It’s a big year for Shakespeare as the festivities to commemorate 400 years since his death are well and truly underway. Odd really that we are celebrating someone’s death, although in doing so we are really celebrating his life of course. Certainly there can be no other playwright that has endured in quite the way that he has. His writing continues to transcend barriers of race, culture, language and age. There is still an insatiable appetite for his work. No wonder really as it is masterly.
None more so than the mightiest of them all in King Lear. There is an abundance of them this year with Manchester being the first out of the starting blocks. Michael Pennington will be in Northampton and then touring with his, before we see Timothy West follow in Bristol, Anthony Sher in Stratford and then tantalisingly Glenda Jackson at the Old Vic.
Here though is Don Warrington’s turn in the dazzling space that is the Royal Exchange under the Talawa theatre company banner. Talawa has become the leading theatre company in the UK for Black actors. Diversity in theatre is the hot topic of the moment and frankly is getting quite boring yet I am pleased to see that White actors have been included in this company that could otherwise have been accused of being just as prejudiced as the many other areas of theatre are suggested to be.
To be honest I don’t give a jot what colour skin any of these performers have. It should be nothing more and nothing less then being about the performance they give and the interpretation of this remarkable work, and in Michael Buffong’s very earthy and ancient production there are some terrific performances.
Warrington takes a thoughtful and leisurely approach to his Lear. He resists the trap of leaping into madness too soon and develops an approach to him that resonates more with the modern understanding of mental health then the usual immediate decay into dementia. His clipped and precise delivery as he calmly divides his kingdom and the control of his rage when banishing Cordelia is striking. It is only once the vicious claws of his two elder daughters are fully and savagely under his skin do we see him really being driven to madness. Is this emotional breakdown more than dementia caused by the horror and devastation that he can be treated thus by his offspring.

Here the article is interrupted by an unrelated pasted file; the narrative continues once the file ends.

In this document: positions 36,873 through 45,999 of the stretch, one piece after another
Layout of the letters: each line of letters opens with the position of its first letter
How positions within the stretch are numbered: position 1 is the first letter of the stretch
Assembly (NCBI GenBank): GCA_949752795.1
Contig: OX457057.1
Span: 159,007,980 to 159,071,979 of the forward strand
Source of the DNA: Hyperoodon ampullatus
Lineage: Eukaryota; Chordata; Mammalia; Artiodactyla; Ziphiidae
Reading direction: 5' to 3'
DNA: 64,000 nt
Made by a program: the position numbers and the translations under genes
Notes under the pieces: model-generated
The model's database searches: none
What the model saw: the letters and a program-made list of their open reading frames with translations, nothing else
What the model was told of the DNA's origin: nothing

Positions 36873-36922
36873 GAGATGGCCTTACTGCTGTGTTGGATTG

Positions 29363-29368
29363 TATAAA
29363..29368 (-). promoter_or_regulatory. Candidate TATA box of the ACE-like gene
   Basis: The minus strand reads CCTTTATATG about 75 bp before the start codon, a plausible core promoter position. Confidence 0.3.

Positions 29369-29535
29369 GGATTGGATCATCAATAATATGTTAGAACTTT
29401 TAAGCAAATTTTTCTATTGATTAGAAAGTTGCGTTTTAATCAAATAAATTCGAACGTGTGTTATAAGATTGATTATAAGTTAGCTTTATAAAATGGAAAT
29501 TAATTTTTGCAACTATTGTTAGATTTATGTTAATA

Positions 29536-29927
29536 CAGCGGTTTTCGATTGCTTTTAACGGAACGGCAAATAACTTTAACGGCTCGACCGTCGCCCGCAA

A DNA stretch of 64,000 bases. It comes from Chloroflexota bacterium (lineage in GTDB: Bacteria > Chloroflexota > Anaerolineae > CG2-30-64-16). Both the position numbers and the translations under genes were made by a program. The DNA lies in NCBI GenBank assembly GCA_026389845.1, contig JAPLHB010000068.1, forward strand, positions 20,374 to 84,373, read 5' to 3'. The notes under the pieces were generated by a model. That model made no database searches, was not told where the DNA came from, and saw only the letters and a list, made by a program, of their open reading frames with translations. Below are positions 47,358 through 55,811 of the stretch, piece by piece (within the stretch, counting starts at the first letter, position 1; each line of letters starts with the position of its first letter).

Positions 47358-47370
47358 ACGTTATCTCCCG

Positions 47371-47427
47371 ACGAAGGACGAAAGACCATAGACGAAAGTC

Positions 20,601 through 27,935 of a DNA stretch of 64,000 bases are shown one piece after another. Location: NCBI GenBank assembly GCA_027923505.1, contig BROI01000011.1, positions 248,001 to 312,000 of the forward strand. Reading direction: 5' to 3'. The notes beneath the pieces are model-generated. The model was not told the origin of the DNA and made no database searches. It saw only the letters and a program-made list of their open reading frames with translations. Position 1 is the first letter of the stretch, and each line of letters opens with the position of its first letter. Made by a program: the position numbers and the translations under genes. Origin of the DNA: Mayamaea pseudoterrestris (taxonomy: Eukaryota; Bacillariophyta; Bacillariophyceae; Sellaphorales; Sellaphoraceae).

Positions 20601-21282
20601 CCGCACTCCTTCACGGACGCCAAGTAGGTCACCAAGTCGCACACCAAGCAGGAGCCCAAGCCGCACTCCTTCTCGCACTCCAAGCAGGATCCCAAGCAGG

In Rakie Ayola’s Goneril and Debbie Korley’s Regan rarely have I seen such a terrifyingly unified and venomous pair of daughters. Immediately believable are they in the way that they mentally torture and savagely break the King. They truly chill each time they take the stage.
Alfred Enoch is an energetic Edgar with a great likability about him although at times is too frenetic as Poor Tom for somewhat inexplicable reasons. Fraser Ayre’s Edmund is solid and just about holds his own against both women to whom he has become promised. Philip Whitchurch is less convincing as Gloucester with a lack of warmth to his relationship with the King and Wil Johnson makes the odd decision to turn his Kent into a cheeky chappie with a cockney twang to his cheery banter that would rival Dick Van Dyke.
The revelation in this production however is Miltos Yerolemou as the always very complicated and rarely ever successful Fool. There is a painful affection in Yerolemou’s portrayal who looks upon the unfolding tragedy displaying all of the pain in his face that his dear old Master cannot. As the King descends into madness Yerolemou cleverly uncloaks his Fool to counter it by way of his own ascent into sanity. The silly outfit is removed and the make-up disappears. The tenderest scene of the evening is not the normal awakening or the reunion of the King and Gloucester, but is actually the King and his Fool having just been cast from the house. As Warrington utters his “Let me not be mad” and his Fool holds him and looks on with desperation he is hoping for the same. It is a beautiful, simple and incredibly moving moment between two soul mates.